REVIEW | Genesis | Forward Theatre

Breast cancer is the most common cancer in the UK,  1 in 9 women and 1 in 1000 men in the UK will develop the disease in their lifetime. After Charlotte Bennett, Artistic Director of Forward Theatre Project met actor Morag Siller who had incurable breast cancer. They decided to work together to create a production that raises awareness of prevention.

It’s a contemporary production that tells the story of genetic testing for breast cancer, set in a modern household in which the mother Rachel (Helen Bradbury) is a leading geneticis. After dedicating her life to discovering these genes that mean your chances of having breast cancer are heightened, she discovers she has the gene herself. Which means her daughter Jade (Joanna Nicks) may also be a carrier.

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Credit: Ellie Kurttz

INTERVIEW | Paislie Reid | Seven Acts Of Mercy

Paislie Reid, a young Liverpudlian actor, grew up on TV but will be making her RSC debut in The Seven Acts Of Mercy by Anders Lustgarten.

The play itself is named after a Caravaggio painting, which was the first painting he did after he killed someone and had to flea from Rome to Naples. The production has a parallel storyline running throughout, one story focuses on Caravaggio’s anger, self-loathing and his determination to create a work that speaks of compassion in a violent world. The other story is set in the modern-day and is interwoven in the plot. It centres around a character called Leon who shares the same beliefs as Caravaggio and thinks that art and culture should be accessible to everyone.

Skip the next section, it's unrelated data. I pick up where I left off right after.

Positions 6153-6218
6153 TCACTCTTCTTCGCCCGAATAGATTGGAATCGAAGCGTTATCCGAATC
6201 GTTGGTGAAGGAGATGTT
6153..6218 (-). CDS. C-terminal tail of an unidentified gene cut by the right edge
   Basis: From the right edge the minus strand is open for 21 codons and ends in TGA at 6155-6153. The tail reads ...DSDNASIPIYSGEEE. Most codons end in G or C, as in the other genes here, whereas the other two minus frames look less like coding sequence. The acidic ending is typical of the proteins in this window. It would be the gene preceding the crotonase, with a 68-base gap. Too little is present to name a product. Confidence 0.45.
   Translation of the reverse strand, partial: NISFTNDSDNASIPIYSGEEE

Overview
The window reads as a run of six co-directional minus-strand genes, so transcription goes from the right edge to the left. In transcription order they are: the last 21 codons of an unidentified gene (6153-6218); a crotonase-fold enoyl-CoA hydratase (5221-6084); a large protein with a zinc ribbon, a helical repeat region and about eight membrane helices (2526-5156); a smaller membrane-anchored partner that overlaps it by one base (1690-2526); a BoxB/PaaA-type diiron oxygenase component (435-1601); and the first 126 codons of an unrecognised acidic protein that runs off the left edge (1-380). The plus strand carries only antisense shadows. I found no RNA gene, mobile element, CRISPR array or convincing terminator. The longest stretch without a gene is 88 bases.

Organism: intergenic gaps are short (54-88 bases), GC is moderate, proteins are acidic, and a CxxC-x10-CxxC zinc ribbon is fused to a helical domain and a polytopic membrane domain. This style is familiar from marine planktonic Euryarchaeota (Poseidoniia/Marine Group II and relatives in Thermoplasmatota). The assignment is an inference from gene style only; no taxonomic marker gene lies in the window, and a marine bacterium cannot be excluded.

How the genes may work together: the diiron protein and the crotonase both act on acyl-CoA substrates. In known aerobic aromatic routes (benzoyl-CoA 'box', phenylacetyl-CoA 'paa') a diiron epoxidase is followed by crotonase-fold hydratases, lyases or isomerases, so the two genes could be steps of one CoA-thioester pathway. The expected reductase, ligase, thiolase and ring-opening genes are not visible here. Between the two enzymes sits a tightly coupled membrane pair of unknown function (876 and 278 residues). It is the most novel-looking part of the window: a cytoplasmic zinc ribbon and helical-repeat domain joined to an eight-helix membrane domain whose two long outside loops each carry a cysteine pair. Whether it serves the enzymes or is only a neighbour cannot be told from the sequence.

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REVIEW | Der Rosenkavalier | Opera North

Der Rosenkavalier is a classic opera that tells the tale of love, scandal and power. Incredibly relevant, it is a story about a powerful man who thinks he can get everything he wants, including every woman he wants to fall in love with him.

The poised and aristocratic Marschallin is having an affair with Count Octavian, a much younger boy who falls utterly in love with her. She is fearful he will leave her for a younger woman and therefore enables him to meet Sophie, a beautiful young girl who is being forced to marry the pompous and obnoxious Baron Ochs. There is a consistent love triangle throughout the show, and it is the perfect mixture of humour and drama.

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REVIEW | Things I Know To Be True | UK Tour

Andrew Bovell’s distressing play intricately unravels the issues of a fractured family. With minimalistic staging and a simplistic approach, it is a raw performance that is enhanced by Frantic Assembly’s powerful physical theatre.

It is a complex portrait of a mother and father and their four grown up children. Set in Australia, their youngest daughter Rosie (Kirsty Oswald) has just returned from travelling in Europe, she struggled with the loneliness, had her heartbroken, and didn’t find the experience as rewarding as she’d hoped it would be. Their eldest son Mark (Matthew Barker) is struggling with his identity, whilst the eldest daughter Pip (Natalie Casey) is trying to piece apart her broken marriage, all whilst their youngest son Ben (Richard Mylan) is making life-changing mistakes.

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